Did you know that October is Bully Prevention month and Disability Awareness month? Sadly, children with an exceptionality are 2 to 3 times more likely to be bullied than their typical peers.
So, what can you do to help ensure that your child is not a victim of bullying or does not become a bully themselves? To put it simply---EMPATHY! Parents who show empathy for their child when upset, without ignoring their child’s feelings or trying to change their child’s emotional state, help them to develop empathy.
How to Spot Empathy in a Child
Let’s look at a couple of examples of how to develop empathy in your child.
Compassion, Empathy and Character Development
The Creating Compassionate Children™ (CCC) campaign is a curriculum for schools that is centered around EGF. “Get caught Being Kind™” is the campaign’s slogan. The curriculum provides teachers and schools with discussion questions to be used along with my book and extension activities and materials to help students develop compassion and empathy for peers who look or act differently. The CCC campaign meets federal guidelines for the requirement for Character Development. To donate a kit to a classroom or to find out about implementing the program in your county, visit http://getcaughtbeingkind.org/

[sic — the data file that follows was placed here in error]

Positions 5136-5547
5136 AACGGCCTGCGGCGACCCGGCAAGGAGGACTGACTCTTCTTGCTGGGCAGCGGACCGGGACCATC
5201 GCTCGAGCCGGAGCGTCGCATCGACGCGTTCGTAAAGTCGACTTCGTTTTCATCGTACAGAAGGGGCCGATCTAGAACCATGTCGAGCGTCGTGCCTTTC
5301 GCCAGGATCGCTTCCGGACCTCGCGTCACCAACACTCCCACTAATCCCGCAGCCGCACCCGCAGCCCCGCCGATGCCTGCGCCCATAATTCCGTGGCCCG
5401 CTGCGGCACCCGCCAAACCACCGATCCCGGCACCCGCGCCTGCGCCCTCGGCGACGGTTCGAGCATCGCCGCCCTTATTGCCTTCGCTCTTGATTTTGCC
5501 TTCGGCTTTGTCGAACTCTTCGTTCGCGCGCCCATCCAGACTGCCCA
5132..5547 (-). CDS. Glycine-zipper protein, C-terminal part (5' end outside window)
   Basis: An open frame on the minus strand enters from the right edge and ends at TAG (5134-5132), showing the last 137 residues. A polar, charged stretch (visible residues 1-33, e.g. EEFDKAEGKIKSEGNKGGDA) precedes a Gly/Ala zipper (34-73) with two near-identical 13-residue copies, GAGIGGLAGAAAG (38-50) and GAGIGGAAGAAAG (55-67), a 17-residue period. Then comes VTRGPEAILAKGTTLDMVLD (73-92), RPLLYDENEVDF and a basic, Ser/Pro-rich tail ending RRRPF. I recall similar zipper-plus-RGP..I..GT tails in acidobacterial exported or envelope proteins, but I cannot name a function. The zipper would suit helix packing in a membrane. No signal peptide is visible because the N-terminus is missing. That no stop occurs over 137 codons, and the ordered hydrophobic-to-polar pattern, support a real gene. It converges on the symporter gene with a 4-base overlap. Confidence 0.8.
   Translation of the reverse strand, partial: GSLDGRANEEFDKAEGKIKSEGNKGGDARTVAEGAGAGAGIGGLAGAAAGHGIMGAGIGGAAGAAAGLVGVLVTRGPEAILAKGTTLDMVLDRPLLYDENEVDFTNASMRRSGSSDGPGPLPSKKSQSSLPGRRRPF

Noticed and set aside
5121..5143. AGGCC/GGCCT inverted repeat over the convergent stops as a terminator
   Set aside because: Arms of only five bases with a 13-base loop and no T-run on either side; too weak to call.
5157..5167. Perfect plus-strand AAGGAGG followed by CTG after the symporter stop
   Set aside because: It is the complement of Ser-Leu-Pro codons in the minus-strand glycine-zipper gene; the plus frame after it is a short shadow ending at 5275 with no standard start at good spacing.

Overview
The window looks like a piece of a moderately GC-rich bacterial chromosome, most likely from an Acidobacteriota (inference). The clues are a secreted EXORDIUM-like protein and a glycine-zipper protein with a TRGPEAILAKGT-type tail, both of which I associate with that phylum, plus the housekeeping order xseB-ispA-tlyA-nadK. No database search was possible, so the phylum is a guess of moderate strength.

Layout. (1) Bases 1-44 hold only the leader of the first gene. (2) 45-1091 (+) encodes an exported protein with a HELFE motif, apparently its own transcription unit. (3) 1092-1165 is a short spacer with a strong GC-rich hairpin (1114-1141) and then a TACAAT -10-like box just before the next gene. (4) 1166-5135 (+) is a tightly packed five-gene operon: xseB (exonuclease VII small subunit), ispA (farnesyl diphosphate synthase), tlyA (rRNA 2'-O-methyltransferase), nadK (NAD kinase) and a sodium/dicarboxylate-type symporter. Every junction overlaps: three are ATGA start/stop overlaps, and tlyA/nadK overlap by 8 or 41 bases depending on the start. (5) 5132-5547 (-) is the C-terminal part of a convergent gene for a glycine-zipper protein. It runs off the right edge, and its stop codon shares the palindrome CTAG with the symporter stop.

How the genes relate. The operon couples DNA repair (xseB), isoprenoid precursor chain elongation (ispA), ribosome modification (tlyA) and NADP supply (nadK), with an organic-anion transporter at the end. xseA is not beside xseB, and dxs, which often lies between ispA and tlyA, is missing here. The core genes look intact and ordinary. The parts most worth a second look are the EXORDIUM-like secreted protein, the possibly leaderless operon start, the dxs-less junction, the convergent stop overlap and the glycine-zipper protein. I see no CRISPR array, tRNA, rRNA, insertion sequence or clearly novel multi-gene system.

Equipping your child with strong self-advocacy skills can help your child to avoid becoming a victim of bullying. A common home situation that is ideal to teach self-advocacy skills is when your child takes their sibling’s toy. Attend to the “victim” first, offering empathy and empowerment. Ask the victim, “Did you like it when your brother/sister took your toy?” The child will likely say, “No!” emphatically. Help the “victim” use this energy to approach the “aggressor” to say, “I don’t like it when you take my toy, give it back, please!” Next, attend to the “aggressor” saying, “Look at your brother/sister’s face. His/her face shows that he/she feels mad and doesn’t like it when you take his/her toy. You wanted your sibling’s toy but did not have the words to tell him/her. Instead of grabbing, next time say, ’May I have a turn please.’ Try it with me now.” You have now taught your child a new skill to use in a similar situation in addition to reinforcing empathy.
Children are much less likely to become bullies themselves when their caregivers are responsive to their emotional and physical needs, connected to their child, treat others with respect, and utilize positive discipline.